“There’s a lot of discussion. What the earth looked like from space, how’d you eat in space, how’d you go to the bathroom?” Edith Royal said. “Charlie says, ‘There’s three pages in the manual written about that. You can read it. I’m not talking about it.’ It’s funny.”

Duke remembers the party.

“It was a fun time and that was a great evening,” Duke said this week. “After my flight, we used to see (Royal) quite often. I sure enjoyed his company and his love of country music and golf.”

The Royals also had given Duke a Texas flag to take to the moon. They had previously loaned the flag to the LBJ Presidential Library and it will be part of the auction. Duke had tried to do a “Hook’em Horns” hand signal for a photograph on the moon but couldn’t make it work in his space suit.

The 88-year-old Darrell recently fell and cracked a vertebra, and he will likely start using a wheelchair full time.

“He’s in the falling stage now,” said Edith Royal, who is 87. “He can’t stand alone.”

Watching the disease’s progress has taken a physical and emotional toll on her. She is often reminded to take care of herself while taking care of her husband. The assisted living center regularly warns residents that the stress of the care giving can kill the caretaker.

“I’ve seen that happen” among her neighbors, she said. “Until you suffer with it in your own family ... You just live in a state of grief.”

Laughter helps. Royal still manages to pull out the one-liners that made him a favorite with fans and reporters.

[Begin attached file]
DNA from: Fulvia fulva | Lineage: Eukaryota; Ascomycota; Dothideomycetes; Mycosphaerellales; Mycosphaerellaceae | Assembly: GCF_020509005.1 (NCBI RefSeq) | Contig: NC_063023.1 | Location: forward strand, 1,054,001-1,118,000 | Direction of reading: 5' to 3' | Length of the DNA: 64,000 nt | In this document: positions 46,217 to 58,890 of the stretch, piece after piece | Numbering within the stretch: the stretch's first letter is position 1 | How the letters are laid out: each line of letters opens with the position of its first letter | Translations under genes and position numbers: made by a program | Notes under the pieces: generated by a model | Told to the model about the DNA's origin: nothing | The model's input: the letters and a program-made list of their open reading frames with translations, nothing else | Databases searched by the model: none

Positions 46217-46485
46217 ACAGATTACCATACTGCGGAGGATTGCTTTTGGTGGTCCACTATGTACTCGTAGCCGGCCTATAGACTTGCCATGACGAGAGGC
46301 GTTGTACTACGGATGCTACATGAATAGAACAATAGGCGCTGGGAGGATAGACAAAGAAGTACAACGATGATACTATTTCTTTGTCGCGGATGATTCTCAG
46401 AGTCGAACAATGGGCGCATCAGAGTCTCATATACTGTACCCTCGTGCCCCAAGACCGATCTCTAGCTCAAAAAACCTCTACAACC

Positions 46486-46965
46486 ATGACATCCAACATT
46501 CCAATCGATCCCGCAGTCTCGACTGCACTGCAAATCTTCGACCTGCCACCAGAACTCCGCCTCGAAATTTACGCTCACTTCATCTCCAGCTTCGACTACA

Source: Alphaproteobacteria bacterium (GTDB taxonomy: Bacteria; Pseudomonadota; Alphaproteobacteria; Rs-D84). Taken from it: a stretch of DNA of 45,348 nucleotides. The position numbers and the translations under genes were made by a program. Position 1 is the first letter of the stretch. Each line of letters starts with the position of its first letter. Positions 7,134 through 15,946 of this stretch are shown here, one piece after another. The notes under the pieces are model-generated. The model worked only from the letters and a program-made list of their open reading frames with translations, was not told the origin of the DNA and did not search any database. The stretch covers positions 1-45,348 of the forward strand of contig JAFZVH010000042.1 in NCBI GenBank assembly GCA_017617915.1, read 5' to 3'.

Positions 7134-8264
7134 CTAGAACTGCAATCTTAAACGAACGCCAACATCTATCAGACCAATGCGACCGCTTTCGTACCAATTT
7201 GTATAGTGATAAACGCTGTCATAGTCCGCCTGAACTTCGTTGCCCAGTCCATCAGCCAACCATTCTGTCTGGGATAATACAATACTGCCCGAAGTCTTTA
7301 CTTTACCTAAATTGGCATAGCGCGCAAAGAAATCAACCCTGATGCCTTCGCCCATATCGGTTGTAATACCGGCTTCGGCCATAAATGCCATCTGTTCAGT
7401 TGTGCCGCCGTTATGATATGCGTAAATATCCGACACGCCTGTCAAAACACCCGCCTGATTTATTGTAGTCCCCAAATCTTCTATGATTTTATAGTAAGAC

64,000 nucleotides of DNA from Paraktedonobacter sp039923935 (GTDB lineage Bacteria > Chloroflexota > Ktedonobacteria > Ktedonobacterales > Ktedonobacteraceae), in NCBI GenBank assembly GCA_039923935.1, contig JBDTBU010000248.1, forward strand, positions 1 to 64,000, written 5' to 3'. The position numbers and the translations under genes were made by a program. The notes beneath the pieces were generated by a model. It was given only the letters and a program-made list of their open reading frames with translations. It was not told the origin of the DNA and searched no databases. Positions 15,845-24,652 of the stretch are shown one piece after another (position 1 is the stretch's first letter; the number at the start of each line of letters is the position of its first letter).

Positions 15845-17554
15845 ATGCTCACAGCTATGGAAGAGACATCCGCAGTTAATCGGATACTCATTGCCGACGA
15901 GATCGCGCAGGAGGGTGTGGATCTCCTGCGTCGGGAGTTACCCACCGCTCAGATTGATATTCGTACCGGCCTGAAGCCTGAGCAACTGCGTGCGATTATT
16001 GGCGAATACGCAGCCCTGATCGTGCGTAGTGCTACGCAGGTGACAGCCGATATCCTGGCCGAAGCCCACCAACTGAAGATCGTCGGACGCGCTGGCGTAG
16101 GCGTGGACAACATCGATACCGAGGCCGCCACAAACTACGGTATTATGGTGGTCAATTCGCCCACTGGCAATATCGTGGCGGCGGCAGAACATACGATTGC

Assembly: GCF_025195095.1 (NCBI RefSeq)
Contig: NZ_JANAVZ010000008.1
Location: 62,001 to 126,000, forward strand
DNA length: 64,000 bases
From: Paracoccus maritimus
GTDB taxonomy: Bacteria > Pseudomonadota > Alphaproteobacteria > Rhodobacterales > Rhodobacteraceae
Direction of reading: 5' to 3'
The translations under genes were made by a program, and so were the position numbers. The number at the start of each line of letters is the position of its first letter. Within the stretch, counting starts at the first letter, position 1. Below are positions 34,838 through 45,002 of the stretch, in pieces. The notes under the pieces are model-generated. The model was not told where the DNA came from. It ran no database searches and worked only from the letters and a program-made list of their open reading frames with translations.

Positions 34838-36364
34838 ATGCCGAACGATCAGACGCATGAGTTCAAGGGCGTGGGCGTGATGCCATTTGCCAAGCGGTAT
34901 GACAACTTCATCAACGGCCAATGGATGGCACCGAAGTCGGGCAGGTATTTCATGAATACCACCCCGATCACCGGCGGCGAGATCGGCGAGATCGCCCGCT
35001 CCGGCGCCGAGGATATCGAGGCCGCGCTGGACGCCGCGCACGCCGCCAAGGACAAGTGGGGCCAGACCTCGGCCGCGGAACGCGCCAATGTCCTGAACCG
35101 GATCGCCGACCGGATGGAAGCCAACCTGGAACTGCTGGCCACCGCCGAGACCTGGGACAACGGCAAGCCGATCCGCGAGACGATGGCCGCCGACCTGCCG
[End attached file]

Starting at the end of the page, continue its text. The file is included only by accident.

“The other day, he said, ‘Edith, I have to go to Hollis. Uncle Otis died.’ I said, “No, Darrell, Uncle Otis didn’t die.’ He said, ‘Well, Uncle Otis will be glad to hear that.’ You have to see the humor it in it sometimes,” Edith Royal said.

Sometimes Royal asks to speak to their daughter Marian and son David. Marian died in 1973 after her car was hit by a university bus. David was killed in in a motorcycle accident in 1982. The Royals have another son, Mack.

Edith Royal tries to keep to a frantic pace that keeps her from slowing down. She recently collaborated on a book, “DKR, The Royal Scrapbook”, and about a month ago had an operation to remove a lump from one of her breasts. Doctors told her the operation was a success and she won’t need chemotherapy or radiation.

“I’ve been through a lot in my life,” she said with a sigh. “Maybe when this is all over I can lie down and rest for a while.”

That’s when she points to the wall and a framed wooden engraving of a plow and wagon on a farm.

She was just a country girl grinding out a living with her family’s cotton when she met Royal in high school. Both worked hard to build a better life, crisscrossing the country with head coaching stops in Mississippi, Canada and Washington state before they landed in Austin and never left.

“I come from that, pulling that wagon,” she said of her roots. “I hope it made my heart strong.”

Longhorn coach Darrell K Royal discusses sports and university events with Kinsolving women in August of 1971. Royal coached at the University of Texas from 1957-1976. (Daily Texan file photo)

Photo Credit: Marlon Taylor | Daily Texan Staff

Legendary football coach Darrell K Royal left behind a legacy on the football field that will also continue into the field of Alzheimer’s research.